Wines from Rioja in Spain, food by Mikel Arriet–what a pairing to savor
More a food lover than a wine enthusiast, I was delighted to have been invited to “Sip and Savor,” the intimate wine-pairing event hosted by Club Punta Fuego in partnership with Wine Depot.
After discovering that some of the wines to be featured were from Rioja, the most famous wine region in Spain, I got excited. And when I found out that Mikel Arriet would be preparing the dishes to accompany each wine, I was determined to go.
It’s been a while since I have indulged in this chef-turned-GM’s culinary creations since he took over as general manager of Club Punta Fuego in 2011 (after being its executive chef for six years). Besides, it was a perfectly good reason to get out of the city and spend some much-needed leisure time at the beach—on a Monday.
I couldn’t wait to get to Nasugbu, Batangas. Upon arrival at Club Punta Fuego’s Main Club, we were greeted by perfect blue skies and a splendid vista of the West Philippine Sea.
I can never get tired of this awesome view! What a relief to see the sun and beautiful fluffy clouds, since it was raining in Tagaytay on the way. We would be blessed with wonderful weather throughout our two-day stay.
A quick walk under the stars from the new suites and we approached the Members’ Lounge. We could see they had just started passing around glasses of the first featured wine of the evening: Cosecheros Y Criadores “Candidato” Blanco, a white wine sourced from the Viura grape from La Mancha.
This wine has a balanced aroma of orange blossoms and jasmine and was a refreshing accompaniment to the aperitifs: perfectly grilled scallops served on a bed of cauliflower cream with hints of truffle and black shrimp spheres (blackened with squid ink), and best eaten after a dip in its magnificent aioli sauce. The scallops were such a show-stopper, I was afraid of going into food coma so early in the night.
We were seated and presented with the starters: cream of chickpeas with chorizo ravioli, oxtail envelope, and blood sausage from Asturias. Served with the second featured wine, Viña Bujanda Viura, a fresh white wine that lingered more in the aftertaste, I found myself wanting to take another sip. This wine would become my personal favorite by night’s end.
Mikel Arriet said: “Rioja has an extended variety of the local grape, including tempranillo, garanacha, graciano, mazuelo, viura and malvasia. The soil has clay and is calcareous, not to mention the Continental weather with short summers, not very cold winters and dry weather—Rioja’s signature elements make it the ideal place to produce wines.”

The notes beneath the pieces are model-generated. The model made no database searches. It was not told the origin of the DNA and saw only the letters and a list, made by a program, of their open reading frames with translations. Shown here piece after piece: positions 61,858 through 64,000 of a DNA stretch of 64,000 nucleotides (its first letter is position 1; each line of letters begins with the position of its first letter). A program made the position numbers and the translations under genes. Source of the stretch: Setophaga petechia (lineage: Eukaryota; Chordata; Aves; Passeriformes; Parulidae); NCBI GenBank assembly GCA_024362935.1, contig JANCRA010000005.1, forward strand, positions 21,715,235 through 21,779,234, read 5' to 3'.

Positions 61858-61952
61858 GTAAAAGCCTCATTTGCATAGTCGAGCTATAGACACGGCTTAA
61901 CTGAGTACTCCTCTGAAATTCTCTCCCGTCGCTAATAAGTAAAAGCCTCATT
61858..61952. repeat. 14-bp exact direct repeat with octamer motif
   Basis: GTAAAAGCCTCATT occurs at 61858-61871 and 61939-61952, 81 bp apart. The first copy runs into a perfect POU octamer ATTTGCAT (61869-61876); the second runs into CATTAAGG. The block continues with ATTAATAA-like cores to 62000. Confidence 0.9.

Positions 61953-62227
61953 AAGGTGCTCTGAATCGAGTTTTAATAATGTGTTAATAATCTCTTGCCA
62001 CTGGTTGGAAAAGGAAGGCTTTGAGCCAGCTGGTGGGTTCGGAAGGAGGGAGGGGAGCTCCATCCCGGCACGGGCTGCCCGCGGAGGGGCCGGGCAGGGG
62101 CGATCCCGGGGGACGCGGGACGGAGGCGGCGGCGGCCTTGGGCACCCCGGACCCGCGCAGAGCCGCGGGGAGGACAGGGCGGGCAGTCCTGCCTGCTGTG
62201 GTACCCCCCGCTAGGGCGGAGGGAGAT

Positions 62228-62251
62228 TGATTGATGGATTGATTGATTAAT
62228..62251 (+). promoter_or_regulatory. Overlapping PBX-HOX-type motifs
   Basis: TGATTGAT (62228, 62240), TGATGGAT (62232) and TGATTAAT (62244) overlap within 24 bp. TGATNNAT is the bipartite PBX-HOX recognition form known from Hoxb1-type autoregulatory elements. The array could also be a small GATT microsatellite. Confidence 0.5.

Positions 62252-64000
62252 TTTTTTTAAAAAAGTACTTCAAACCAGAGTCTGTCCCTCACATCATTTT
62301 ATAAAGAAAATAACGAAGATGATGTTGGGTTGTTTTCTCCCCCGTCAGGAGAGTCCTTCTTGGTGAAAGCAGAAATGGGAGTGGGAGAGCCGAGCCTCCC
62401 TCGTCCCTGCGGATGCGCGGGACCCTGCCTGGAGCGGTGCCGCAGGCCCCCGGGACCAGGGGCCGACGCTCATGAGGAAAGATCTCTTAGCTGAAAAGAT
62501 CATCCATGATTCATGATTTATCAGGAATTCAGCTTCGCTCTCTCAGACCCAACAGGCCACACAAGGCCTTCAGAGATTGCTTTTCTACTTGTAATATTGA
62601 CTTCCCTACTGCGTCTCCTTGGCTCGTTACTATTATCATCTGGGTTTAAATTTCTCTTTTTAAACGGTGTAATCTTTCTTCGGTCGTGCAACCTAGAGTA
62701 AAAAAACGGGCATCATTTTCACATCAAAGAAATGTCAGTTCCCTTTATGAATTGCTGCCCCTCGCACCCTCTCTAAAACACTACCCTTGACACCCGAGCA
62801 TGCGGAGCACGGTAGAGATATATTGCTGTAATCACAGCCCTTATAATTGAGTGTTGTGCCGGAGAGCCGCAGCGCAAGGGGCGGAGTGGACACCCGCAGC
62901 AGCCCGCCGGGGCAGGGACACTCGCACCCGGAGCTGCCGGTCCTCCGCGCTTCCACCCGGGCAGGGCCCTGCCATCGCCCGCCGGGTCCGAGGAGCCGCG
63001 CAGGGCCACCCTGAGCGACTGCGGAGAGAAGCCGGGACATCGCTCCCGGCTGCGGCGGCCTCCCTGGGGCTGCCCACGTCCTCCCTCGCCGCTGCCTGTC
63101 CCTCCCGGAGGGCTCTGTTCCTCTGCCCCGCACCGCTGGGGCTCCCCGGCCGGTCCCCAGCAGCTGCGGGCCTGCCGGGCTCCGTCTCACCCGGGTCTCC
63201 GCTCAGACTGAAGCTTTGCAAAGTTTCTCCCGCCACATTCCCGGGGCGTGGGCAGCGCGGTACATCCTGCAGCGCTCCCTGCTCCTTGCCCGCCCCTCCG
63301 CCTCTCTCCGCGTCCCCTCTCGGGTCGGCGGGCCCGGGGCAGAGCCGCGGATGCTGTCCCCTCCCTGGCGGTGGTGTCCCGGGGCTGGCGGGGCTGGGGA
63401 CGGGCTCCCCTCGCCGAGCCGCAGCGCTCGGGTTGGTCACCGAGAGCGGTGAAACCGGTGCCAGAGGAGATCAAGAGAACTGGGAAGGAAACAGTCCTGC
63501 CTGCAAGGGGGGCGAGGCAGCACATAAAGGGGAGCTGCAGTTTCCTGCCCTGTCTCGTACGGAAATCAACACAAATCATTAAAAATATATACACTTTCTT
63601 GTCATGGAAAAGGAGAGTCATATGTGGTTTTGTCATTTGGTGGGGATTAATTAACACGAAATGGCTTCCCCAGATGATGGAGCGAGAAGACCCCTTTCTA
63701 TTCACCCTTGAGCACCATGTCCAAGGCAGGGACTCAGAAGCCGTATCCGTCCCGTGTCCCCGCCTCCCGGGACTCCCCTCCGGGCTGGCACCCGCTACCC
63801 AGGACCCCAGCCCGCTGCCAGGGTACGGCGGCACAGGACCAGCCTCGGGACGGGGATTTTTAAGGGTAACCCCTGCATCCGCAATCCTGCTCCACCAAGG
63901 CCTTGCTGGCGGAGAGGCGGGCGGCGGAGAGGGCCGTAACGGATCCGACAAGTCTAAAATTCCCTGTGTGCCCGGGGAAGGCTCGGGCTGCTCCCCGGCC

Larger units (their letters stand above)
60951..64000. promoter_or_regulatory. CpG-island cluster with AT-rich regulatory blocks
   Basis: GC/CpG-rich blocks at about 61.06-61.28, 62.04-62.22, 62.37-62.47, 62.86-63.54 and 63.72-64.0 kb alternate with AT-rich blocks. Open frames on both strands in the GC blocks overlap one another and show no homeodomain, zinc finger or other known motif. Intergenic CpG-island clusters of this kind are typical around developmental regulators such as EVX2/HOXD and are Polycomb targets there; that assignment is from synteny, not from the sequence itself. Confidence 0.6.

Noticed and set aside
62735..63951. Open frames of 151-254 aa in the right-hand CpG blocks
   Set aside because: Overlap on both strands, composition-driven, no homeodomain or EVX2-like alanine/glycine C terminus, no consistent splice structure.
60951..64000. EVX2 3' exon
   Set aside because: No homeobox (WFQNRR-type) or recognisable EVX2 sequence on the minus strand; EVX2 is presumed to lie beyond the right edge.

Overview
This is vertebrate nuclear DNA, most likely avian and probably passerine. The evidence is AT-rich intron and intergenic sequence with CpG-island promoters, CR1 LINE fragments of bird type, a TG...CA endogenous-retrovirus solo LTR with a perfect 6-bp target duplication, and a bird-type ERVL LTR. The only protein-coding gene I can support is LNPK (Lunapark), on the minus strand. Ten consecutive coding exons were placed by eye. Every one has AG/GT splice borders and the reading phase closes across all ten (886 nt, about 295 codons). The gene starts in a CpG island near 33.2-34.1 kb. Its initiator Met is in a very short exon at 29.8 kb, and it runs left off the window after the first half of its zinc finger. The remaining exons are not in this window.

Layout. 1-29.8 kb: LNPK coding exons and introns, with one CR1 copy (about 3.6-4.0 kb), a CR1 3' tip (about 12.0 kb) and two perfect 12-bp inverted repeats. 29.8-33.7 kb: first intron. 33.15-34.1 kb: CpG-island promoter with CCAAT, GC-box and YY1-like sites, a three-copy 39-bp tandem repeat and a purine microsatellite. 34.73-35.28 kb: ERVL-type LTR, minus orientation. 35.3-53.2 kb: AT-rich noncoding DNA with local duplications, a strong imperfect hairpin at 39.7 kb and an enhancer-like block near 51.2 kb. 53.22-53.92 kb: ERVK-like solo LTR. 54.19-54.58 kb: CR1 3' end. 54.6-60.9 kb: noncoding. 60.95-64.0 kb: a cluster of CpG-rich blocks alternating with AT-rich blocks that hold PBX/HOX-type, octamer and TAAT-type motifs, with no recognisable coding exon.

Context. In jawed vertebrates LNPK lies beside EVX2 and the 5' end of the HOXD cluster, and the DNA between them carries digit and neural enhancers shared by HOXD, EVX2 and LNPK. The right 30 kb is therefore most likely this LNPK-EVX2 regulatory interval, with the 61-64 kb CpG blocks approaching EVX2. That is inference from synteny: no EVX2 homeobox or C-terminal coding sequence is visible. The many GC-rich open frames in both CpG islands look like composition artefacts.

Then came the fish course, pan-fried tuna supreme and arugula bouquet. A standout, this dish was absolute perfection. The subtle flavors of the tuna and oven-roasted bacon sauce complemented the strong nutty taste of the arugula, definitely a worthy pairing to the first Tempranillo of the evening, the Cosecheros Y Criadores “Infinitus” Tempranillo with notes of vanilla oak and berries.
“Tempranillo is a variety of black grape, and the word comes from the Spanish word temprano, meaning ‘early,’ because these are the first grapes to be harvested.
The four featured wines come from Viña Bujanda winery, owned by a family of wine makers that go back to 1889, and located in Rioja Alta and Rioja Alavesa, sub-regions of DOCa Rioja. Both offer a balanced soil composition of clay, lime and sand; the locations offer the ideal temperature and altitude (providing extra light and wind exposure).
Because of natural farming that infuses organic matter such as stems, skins and pruning remains back into the earth as fertilizer, the vineyard produces varieties of exceptional quality.
The last pairing featured pork tenderloin in old mustard escabeche, apple sweet and sour tartlets, celery root puree, and green asparagus. I was amused by the presentation of the vegetables—the asparagus, carrots and cute little cherry tomato (grown in a farm in Tagaytay) were arranged beautifully on top of the white celery puree in a clear glass jigger so that it
looked like a mini flower pot.
It was served with the flagship Finca Valpiedra “Cantos de Valpiedra” Tempranillo—a powerful Rioja red of greater character and body with hints of minerals and wood.
José Maria Castañeda, Viña Bujanda’s export director said: “This Tempranillo is made from grapes 50 years old and above, aged in French and American oak barrels for 12 months. It’s best paired with stronger food like this pork dish.”
Upon giving our glasses a good swirl and sticking in our noses to take in the smell, we could say this red was more complex, with big aromas like tobacco.
Dessert was a wonderful finale of torrija with brandy, pear compote and vanilla ice cream. The flavors were light, not too sweet, and left me craving for another serving even after I savored my last precious bite.
I began to understand the words of Castañeda, who shared his thoughts early in the evening: “It’s all about how much you enjoy the wine, how your salivary glands are activated, making
you feel like taking another sip and having another bite of your food.”
“Sip and Savor” was just an initial taste of the fine-dining experiences in store for Club Punta Fuego members and guests. Wine Depot will provide different wines from around the world every month to Club Punta Fuego as its featured wine of the month. This will continue until December.
Other wine-tasting and food-pairing events will be held in August and November as well.
For inquiries, visit www.clubpuntafuego.com.ph or www.fuegohotels.com, or call tel. 5538888.
PHOTOS BY JOANNE-MARIE DELA RAMA
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